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Future projections in tropical cyclone activity over multiple CORDEX domains from RegCM4 CORDEX-CORE simulations

Torres-Alavez, A., Glazer, R., Giorgi, F., Coppola, E., Gao, X., Hodges, K., Das, S., Ashfaq, M., Reale, M. and Sines, T. (2021) Future projections in tropical cyclone activity over multiple CORDEX domains from RegCM4 CORDEX-CORE simulations. Climate Dynamics. ISSN 0930-7575

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To link to this item DOI: 10.1007/s00382-021-05728-6

Abstract/Summary

The characteristics of tropical cyclone (TC) activity over 5 TC basins lying within four Coordinated Regional Downscaling Experiment (CORDEX) domains are examined for present and future climate conditions using a new ensemble of projections completed as part of the CORDEX-CORE initiative with the regional climate model RegCM4. The simulations were conducted on a 25 km horizontal grid spacing using lateral and lower boundary forcing from three CMIP5 global climate models (GCMs) under two Radiative Concentration Pathways (RCP2.6 and RCP8.5). The RegCM4 is capable of capturing most features of the observed TC climatology over the different basins and exhibits a much-improved simulation of TC statistics compared to the driving GCMs. Analysis of the influence of global warming on TC activity indicates significant increases in their frequency over the North Indian Ocean, the Northwest Pacific and Eastern Pacific regions. These changes are consistent with an increase in mid-tropospheric relative humidity. On the other hand, the North Atlantic and Australasia regions show a decrease in TC frequency, mostly associated with an increase in wind shear. We also find a consistent increase in future storm rainfall rates associated with TCs and in the frequency of the most intense TCs over most domains. Our study shows robust and statistically significant responses often, but not always, in line with previous studies, still implying the presence of significant uncertainties. A robust assessment of TC changes requires analyses of ensembles of simulations with high-resolution models capable of representing the response of different TC characteristics to key atmospheric factors.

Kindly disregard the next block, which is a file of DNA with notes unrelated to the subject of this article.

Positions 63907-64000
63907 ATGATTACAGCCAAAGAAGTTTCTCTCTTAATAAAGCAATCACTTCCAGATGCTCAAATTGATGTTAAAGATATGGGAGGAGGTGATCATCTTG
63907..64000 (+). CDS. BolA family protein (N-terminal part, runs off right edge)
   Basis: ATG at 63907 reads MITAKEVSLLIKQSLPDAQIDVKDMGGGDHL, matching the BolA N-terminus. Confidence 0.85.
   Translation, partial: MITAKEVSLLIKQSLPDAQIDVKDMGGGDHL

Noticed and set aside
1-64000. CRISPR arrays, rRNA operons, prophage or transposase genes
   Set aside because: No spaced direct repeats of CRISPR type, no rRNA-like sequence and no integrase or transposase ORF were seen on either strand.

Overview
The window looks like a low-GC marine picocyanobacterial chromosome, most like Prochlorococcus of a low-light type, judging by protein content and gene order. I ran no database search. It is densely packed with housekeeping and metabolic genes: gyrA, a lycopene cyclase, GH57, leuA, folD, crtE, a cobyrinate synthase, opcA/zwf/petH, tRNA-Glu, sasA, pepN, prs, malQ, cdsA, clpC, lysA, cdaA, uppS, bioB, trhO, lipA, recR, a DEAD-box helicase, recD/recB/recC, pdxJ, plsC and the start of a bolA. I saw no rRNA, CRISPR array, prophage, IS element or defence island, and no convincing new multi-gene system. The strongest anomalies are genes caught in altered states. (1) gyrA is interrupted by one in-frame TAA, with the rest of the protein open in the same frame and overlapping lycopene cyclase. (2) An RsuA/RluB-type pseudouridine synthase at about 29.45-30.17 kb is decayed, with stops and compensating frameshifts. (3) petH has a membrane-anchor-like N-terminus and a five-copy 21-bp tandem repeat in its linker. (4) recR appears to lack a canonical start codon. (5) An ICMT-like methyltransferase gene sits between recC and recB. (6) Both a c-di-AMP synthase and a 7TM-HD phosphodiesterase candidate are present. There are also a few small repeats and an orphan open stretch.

Item Type:Article
Refereed:Yes
Divisions:Science > School of Mathematical, Physical and Computational Sciences > NCAS
Science > School of Mathematical, Physical and Computational Sciences > Department of Meteorology
ID Code:91855
Publisher:Springer

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